Social Scientist. v 23, no. 266-68 (July-Sept 1995) p. 3.

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Socialism and the Re-Making of Man:

A Far Cry? Yet the Prime Proud Quest^

It is a pleasure to respond to an invitation I just could not decline. Puran Chand Joshi, notable in our time, was to me a dear friend through the ups and downs of our life in the Communist movement. I could also not escape Professor Panikkar's kindly summons since I had assisted at the birth of this University, whose first Vice-Chancellor, my friend since 1930 in Oxford, G. Parthasarathi, died the other day—a wrench that hurts still.

Two disparate personalities—P.C. Joshi, unusually sensitive for a 'professional' politician, and Muzaffar Ahmad, staunchest among our Communist pioneers—helped me most to find my feet in the party where, in spite of many unhappinesses, I have had my being for some sixty years. I can reminisce over PCJ's experience of 'democratic centralism', unexceptionable in theory but in practice sometimes damaging to its aims, as Irfan Habib ^nd Ashok Mitra (in whose eminence I rejoice, being almost in loco parentis) have noted from this podium. In early 1948, breaking an undeclared quarantine in party headquarters, I had seen a shattered PCJ in an agony of 'self-criticism'. In February-March 1948 at the 2nd Party Congress in Calcutta I watched his pitiful 'confession' of political error which, even as I agreed with the then party 'line', filled me with a certain dismay. In a perpetual 'war' with the class enemy, discipline—even on occasion 'regimentation' (a bad word)—was obligatory, but there should be no forgetting Marx's humane vision of 'the Party in the grand historical sense of the term' (cf. letter to the writer Freiligrath, Feb. 29, 1860). Hindsight has taught that the 1948 slogan: 'Yeh Azadi Jhooti Hai' ('this freedom is a fake') was correct and at the same time incorrect, but dialectical understanding was beyond us. B.T. Ranadive was not too far wrong, inveighing against PCJ's alleged view of the Party as 'a happy family' while it was, BTR stressed, 'a fighting revolutionary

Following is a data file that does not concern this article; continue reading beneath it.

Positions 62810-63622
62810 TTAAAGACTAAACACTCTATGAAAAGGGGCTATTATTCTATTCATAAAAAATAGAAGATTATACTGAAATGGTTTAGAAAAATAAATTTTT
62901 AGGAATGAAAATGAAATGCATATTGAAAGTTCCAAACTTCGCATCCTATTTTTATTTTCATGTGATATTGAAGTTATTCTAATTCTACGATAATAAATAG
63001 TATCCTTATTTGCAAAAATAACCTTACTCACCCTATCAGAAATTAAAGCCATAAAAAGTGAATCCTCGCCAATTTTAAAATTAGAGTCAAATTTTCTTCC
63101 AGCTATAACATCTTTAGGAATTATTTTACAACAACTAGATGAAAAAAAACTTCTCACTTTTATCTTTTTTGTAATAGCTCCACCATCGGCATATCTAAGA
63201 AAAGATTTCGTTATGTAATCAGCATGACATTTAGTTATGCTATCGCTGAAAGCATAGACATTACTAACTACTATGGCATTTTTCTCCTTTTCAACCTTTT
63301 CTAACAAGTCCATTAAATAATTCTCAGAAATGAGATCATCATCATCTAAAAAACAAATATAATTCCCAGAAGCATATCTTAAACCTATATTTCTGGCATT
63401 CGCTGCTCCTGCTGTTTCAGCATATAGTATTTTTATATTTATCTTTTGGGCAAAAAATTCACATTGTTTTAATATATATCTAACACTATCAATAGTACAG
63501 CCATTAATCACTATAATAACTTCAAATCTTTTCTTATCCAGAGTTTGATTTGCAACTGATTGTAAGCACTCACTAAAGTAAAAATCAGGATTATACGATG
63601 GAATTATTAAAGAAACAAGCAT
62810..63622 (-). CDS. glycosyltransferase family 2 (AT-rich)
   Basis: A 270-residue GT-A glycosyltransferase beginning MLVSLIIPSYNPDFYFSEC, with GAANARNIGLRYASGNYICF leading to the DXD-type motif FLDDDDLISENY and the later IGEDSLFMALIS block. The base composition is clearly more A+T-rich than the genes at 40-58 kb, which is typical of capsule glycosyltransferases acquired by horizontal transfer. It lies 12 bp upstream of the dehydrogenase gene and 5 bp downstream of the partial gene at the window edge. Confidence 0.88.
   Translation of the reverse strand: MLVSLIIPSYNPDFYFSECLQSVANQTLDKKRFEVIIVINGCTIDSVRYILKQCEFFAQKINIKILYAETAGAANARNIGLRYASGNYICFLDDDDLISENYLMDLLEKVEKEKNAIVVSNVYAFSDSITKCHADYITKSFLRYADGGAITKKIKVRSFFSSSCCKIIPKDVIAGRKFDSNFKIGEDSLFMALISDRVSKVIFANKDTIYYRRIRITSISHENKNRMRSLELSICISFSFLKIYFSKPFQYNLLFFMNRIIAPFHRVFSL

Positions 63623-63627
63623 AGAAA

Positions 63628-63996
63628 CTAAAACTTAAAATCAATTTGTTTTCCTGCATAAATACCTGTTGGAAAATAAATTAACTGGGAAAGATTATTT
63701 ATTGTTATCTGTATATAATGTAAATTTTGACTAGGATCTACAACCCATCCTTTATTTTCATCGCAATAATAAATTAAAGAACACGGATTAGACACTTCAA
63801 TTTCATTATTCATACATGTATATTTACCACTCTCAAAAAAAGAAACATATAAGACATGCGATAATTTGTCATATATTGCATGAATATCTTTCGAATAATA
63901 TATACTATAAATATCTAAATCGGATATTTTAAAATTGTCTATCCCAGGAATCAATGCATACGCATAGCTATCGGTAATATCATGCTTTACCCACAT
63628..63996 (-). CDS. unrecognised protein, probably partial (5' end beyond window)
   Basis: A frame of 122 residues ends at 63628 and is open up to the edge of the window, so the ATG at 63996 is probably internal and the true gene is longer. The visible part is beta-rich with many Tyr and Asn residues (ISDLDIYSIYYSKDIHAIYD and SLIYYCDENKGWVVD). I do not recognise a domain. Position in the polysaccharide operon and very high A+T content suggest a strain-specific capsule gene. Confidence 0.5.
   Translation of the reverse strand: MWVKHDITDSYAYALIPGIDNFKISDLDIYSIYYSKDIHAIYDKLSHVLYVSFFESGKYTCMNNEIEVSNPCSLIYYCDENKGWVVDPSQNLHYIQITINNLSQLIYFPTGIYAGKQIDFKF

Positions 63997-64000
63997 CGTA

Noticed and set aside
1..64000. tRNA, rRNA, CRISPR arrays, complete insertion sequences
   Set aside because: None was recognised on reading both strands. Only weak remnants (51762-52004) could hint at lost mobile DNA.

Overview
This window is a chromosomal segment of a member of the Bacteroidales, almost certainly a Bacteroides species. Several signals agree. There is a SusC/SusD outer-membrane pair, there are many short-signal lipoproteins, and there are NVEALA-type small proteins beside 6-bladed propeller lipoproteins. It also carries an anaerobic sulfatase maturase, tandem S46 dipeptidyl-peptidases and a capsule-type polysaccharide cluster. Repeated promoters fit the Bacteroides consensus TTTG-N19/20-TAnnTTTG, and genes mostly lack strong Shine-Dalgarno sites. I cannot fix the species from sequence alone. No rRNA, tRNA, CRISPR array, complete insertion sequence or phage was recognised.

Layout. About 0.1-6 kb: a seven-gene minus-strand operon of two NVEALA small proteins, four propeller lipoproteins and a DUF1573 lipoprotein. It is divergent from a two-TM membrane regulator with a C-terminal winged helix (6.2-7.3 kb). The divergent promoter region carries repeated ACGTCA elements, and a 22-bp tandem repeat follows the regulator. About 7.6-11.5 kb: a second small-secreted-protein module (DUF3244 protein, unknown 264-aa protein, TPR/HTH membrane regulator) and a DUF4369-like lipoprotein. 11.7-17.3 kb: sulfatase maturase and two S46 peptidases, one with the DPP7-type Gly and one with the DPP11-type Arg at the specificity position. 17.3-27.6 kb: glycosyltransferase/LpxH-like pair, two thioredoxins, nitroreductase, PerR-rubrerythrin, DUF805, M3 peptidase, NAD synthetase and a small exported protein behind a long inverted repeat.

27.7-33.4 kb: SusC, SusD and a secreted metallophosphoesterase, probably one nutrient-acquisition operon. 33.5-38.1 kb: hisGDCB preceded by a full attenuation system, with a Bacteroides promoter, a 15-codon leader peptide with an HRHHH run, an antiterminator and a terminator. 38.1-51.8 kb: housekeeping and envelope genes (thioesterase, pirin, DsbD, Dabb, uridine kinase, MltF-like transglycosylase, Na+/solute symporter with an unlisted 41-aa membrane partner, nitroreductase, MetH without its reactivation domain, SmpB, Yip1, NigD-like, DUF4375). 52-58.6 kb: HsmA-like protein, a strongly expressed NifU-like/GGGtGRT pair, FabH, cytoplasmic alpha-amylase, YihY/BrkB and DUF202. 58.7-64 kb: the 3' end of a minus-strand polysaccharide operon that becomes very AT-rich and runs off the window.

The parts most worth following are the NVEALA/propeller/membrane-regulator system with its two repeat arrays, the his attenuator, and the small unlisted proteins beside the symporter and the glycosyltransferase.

Prominent Communist Leader. '" P.C. Joshi Memorial Lecture 1995.

Social Scientist, Vol. 23 Nos. 7-9, July-September 1995

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